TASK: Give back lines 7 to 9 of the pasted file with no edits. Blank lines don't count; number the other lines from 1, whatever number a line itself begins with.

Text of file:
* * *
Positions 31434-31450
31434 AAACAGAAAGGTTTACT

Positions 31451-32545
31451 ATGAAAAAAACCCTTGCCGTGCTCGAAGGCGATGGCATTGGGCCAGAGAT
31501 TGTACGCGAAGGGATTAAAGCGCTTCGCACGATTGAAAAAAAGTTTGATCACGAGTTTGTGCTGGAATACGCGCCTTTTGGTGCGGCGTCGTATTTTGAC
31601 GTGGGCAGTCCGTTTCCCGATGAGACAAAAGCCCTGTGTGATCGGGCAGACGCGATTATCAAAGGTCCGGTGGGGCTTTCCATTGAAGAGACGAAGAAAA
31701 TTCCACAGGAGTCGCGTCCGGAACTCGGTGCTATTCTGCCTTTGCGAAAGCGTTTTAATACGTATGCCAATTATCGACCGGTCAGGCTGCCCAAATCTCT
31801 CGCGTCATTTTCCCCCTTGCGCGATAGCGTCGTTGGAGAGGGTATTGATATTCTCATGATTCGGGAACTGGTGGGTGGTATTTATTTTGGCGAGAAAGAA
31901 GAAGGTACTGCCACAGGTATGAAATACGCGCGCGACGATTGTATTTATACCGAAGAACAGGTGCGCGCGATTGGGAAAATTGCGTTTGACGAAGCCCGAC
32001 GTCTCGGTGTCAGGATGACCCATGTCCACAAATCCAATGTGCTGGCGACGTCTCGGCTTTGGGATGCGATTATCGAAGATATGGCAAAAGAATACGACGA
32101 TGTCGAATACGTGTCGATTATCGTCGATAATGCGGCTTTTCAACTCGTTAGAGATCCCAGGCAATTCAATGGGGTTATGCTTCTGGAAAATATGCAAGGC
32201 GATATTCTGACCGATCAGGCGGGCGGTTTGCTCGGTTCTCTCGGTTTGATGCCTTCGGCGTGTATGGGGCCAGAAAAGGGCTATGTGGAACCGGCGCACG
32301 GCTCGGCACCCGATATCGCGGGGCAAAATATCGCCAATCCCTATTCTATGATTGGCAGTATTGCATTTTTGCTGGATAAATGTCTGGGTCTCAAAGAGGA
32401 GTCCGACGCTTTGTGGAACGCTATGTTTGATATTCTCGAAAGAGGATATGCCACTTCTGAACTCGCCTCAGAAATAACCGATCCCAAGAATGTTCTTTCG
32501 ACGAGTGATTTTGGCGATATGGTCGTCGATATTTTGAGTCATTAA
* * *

31701 TTCCACAGGAGTCGCGTCCGGAACTCGGTGCTATTCTGCCTTTGCGAAAGCGTTTTAATACGTATGCCAATTATCGACCGGTCAGGCTGCCCAAATCTCT
31801 CGCGTCATTTTCCCCCTTGCGCGATAGCGTCGTTGGAGAGGGTATTGATATTCTCATGATTCGGGAACTGGTGGGTGGTATTTATTTTGGCGAGAAAGAA
31901 GAAGGTACTGCCACAGGTATGAAATACGCGCGCGACGATTGTATTTATACCGAAGAACAGGTGCGCGCGATTGGGAAAATTGCGTTTGACGAAGCCCGAC